By DAN REYNOLDS, senior editor
If there was one thing that was clearly articulated by the audience reaction at Wednesday's morning keynote session at the National Workers' Compensation and Disability Conference and Exposition in Las Vegas, it's that we have a problem with immigration.
Not like that's news to anyone, but the problem, as it relates specifically to the realm of workers' compensation management, is heated and emotional despite the level-headedness displayed by two workers' compensation experts who faced off in a debate on the topic early Wednesday inside the Las Vegas Hilton.
The first noticeable audience feedback came when attorney Rusty Watts, a partner with law firm Swift Currie in Atlanta, asserted that laws on the books deal with workers who take a job illegally and then try to file a claim for workers' compensation benefits.
There was plenty of applause in reaction to those sentiments from many among the hundreds of workers' compensation managers, human resource executives and related professionals in the packed ballroom.
Evidently, the frustration being felt by those who ply their trade in workers' comp is real and it is heated.
Mark Noonan, the workers' compensation practice leader for Marsh in the broker's Boston office, got the fireworks started when he asked the debate participants whether illegal workers should be covered by workers' compensation if injured.
We're not taking sides here, at least not today, but Watt's comments came after a brief monologue from Leonard Nason, an attorney whose eponymous firm is based in Bedford, Mass. Nason took what sounded like a very humanistic and logical approach to illegal workers and comp:
Yes, absolutely, illegal workers should expect to be able to collect workers' compensation benefits, according to Nason. After all, why do these workers come to this country in the first place. They are poor and they need a job.
The issue of false documentation is just an example of how businesses in this country exploit those that cross our borders looking for a better life. Nason used an example in which an employer claimed to be hiring a person as a business development analyst for $50,000 per year, when in fact the worker was cleaning toilets for minimum wage.
Nason said sometimes the only way authorities can figure out what's going on is when an undocumented worker "has the guts" to file a workers' comp claim, and then the truth about the employer comes out.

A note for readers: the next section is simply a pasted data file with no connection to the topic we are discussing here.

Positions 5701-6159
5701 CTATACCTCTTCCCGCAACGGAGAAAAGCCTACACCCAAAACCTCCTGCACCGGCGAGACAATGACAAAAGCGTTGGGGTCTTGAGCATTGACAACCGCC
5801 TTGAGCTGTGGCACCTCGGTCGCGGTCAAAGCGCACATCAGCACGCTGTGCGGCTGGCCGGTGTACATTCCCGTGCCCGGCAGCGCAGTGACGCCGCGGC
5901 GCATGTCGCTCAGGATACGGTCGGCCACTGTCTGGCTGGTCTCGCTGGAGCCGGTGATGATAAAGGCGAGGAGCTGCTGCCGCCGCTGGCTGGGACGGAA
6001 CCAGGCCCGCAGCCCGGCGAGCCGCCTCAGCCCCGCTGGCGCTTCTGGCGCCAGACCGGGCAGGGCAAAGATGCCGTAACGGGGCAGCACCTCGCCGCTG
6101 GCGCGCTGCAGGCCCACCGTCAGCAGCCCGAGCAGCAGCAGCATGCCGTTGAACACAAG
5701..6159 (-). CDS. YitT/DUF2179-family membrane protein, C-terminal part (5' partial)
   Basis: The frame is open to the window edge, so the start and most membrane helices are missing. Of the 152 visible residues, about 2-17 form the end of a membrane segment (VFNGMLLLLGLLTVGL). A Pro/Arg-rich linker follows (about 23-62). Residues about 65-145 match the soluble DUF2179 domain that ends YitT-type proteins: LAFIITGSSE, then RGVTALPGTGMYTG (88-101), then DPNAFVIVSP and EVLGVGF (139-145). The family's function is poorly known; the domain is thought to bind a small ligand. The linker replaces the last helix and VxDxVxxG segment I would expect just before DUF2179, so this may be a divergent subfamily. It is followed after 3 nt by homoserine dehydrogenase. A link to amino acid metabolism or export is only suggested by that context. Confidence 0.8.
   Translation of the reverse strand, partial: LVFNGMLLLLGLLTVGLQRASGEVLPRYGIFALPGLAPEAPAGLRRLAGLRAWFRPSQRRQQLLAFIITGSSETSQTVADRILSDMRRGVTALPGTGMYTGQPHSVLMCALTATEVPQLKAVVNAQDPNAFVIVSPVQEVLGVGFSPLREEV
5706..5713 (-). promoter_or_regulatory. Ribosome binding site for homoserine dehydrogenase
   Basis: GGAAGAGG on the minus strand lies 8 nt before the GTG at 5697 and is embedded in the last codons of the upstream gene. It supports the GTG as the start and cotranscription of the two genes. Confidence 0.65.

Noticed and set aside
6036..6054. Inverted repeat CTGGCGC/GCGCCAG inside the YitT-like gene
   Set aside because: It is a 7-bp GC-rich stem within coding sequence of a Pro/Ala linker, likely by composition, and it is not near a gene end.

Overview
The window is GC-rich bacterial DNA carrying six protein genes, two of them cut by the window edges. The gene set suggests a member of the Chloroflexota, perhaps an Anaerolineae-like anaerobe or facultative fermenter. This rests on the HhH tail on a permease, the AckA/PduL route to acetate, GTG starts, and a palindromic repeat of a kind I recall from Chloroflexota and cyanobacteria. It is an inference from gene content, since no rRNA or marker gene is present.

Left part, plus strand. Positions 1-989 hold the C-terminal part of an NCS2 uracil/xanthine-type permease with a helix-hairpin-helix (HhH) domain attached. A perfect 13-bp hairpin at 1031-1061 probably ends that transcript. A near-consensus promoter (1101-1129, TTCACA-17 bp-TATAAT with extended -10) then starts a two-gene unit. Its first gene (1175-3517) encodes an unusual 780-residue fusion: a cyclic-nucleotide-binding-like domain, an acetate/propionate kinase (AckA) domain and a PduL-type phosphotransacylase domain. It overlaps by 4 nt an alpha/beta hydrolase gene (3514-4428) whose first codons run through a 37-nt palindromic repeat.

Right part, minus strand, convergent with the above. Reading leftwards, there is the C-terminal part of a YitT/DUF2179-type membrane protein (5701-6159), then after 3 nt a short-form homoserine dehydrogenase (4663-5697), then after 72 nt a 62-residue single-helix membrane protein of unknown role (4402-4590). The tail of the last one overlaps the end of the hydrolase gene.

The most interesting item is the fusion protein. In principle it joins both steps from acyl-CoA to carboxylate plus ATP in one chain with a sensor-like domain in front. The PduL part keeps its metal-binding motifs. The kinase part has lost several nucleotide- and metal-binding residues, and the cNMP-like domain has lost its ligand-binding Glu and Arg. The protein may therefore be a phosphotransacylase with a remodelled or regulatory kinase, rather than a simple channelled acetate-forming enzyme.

A state-by-state approach to the issue of whether undocumented workers should get workers' comp benefits isn't going to help either, according to Nason.
"It's not just a workers' compensation problem, it's a national problem requiring a national solution," said Nason.
For his part, Watts, who lectures on this topic at Georgia State University, says that there are between 8 million and 31 million illegal workers in this country. Even at the bottom end of that very wide range, that's a huge chunk of humanity to be taking into consideration.
"It is all about people, but it is also a legal issue," Watts said.
Illegal immigrants may not speak a word of English, but federal law, were they able to read it, would tell them that workers' compensation benefits can be denied if the actor engaged in fraudulent activity in connection with filing the claim. That includes, according to Watts, the act of taking a job when the law states that you are taking it illegally. It was here, again, when many in the audience decided to put their hands together.
Nason reminded them, though, that these vast numbers of people have come to these shores for generations.
"We have a land of opportunity where people come to work, they don't come for workers' comp," said Nason.
That may be true, but their sheer numbers are staggering, and determining who should foot the bill when they get injured sounds indeed like a national issue that needs mending. That's what the audience reaction at Wednesday's keynote presentation seemed to tell us.
(Read our write-up and commentary
on other Wednesday sessions at the NWCDC.)
November 19, 2008
Copyright 2008© LRP Publications